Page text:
Catholic Church in voter mobilisation drive

HARARE - The Roman Catholic Church has embarked on a massive voter mobilisation drive to ensure the country’s youths participate in next year’s general elections.

Speaking to the Daily News  on the sidelines of the Roman Catholic national youth conference held at Kutama last week, chairperson of the National Catholic Youth Council Tendai Karombo, said they were guided by this year’s Catholic bishops pastoral letter “which calls for the participation of all in the electoral processes in choosing their own leaders peacefully.”

“We are engaging with the youths, looking at the situation in our country, encouraging them to be peaceful and that it is not about whose party will win or lose but about claiming our rights to vote for whosoever we wish,” Karombo said.

The church took advantage of the conference, which is held after every four years, to partner organisations dealing with electoral issues such as the Elections Resource Centre (ERC) to educate youths to participate in the country’s political and electoral processes.

She added that working with electoral organisations, the church wanted to “demystify the myths surrounding electoral processes” which scare youths away from participating.

“We need to get all the parishes and get people to organise workshops, inviting organisations working on electoral issues to teach us on what is expected of us as youths so we can be able to partake in national processes, including voting.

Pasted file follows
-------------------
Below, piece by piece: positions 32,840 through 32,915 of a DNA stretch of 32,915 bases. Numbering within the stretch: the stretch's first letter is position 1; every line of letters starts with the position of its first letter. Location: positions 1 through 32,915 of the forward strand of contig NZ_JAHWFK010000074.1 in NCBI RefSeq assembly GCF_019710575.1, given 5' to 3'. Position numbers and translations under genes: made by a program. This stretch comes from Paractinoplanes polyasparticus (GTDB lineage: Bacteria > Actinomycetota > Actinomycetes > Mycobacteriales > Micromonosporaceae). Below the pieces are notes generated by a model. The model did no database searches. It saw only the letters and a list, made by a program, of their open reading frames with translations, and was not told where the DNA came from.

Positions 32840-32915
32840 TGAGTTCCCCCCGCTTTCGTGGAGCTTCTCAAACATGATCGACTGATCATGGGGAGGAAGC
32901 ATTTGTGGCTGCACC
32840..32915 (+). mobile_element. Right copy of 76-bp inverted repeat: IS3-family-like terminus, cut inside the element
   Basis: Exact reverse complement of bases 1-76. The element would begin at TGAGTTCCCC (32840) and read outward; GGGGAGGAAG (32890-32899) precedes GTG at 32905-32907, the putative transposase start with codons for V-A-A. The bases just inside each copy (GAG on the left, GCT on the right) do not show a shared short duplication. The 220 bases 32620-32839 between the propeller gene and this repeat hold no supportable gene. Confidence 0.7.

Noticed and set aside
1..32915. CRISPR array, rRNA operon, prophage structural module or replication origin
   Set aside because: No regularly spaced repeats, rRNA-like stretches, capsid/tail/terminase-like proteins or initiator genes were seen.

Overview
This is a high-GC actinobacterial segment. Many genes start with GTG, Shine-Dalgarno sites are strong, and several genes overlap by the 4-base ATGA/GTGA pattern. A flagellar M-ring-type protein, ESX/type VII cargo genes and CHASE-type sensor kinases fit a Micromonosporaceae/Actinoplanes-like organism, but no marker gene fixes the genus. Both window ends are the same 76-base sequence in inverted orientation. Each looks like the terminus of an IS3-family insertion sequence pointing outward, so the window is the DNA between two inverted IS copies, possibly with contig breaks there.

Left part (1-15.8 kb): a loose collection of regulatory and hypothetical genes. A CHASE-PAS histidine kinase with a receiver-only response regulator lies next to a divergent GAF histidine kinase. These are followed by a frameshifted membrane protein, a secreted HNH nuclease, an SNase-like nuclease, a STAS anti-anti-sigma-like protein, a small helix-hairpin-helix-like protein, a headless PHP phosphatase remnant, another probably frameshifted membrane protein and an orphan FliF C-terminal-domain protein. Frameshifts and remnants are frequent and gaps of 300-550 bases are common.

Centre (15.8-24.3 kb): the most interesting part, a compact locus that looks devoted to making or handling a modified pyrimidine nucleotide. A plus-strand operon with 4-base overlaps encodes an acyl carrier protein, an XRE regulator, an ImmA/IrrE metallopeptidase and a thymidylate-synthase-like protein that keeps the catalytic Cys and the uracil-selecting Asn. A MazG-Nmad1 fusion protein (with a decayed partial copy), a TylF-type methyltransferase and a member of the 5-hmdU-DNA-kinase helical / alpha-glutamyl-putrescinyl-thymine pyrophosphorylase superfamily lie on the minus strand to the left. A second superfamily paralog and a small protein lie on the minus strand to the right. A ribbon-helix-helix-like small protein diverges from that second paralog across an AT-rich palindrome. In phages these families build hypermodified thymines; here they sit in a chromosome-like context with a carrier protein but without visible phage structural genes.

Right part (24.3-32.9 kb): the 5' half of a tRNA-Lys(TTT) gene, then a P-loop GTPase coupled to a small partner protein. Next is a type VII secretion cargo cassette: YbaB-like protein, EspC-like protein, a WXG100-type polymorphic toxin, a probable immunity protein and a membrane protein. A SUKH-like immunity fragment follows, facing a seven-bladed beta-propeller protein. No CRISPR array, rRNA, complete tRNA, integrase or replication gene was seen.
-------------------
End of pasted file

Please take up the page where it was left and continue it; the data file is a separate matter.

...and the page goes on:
“We are Christians and our ways cannot be separated from our politics. When you know what is expected of you as a Catholic, letting your voice being heard through the ballot box.

“Youths need to have information about the new Biometric Voter Registration (BVR) system and we are working with Catholic Commission for Justice and Peace (CCJP) to make us understand how to vote from the Catholic perspective.

“I would want to encourage youths to be the candle that lights in the dark, promoting peace and unity, exercise the right to vote and doing so in peace.”

In a pastoral letter released on in June, the Zimbabwe Catholics Bishops Conference (ZCBC) slammed violence, hate speech and called on the government to uphold the Constitution while aligning subsidiary laws to the supreme law ahead of the watershed general elections.

The church called on citizens to register and vote, saying everyone had a duty to elect God-fearing leaders for Zimbabwe who will in turn deliver prosperity and not fake promises.

Post a comment

Readers are kindly requested to refrain from using abusive, vulgar, racist, tribalistic, sexist, discriminatory and hurtful language when posting their comments on the Daily News website.
Those who transgress this civilised etiquette will be barred from contributing to our online discussions.
- Editor

Your email address will not be shared.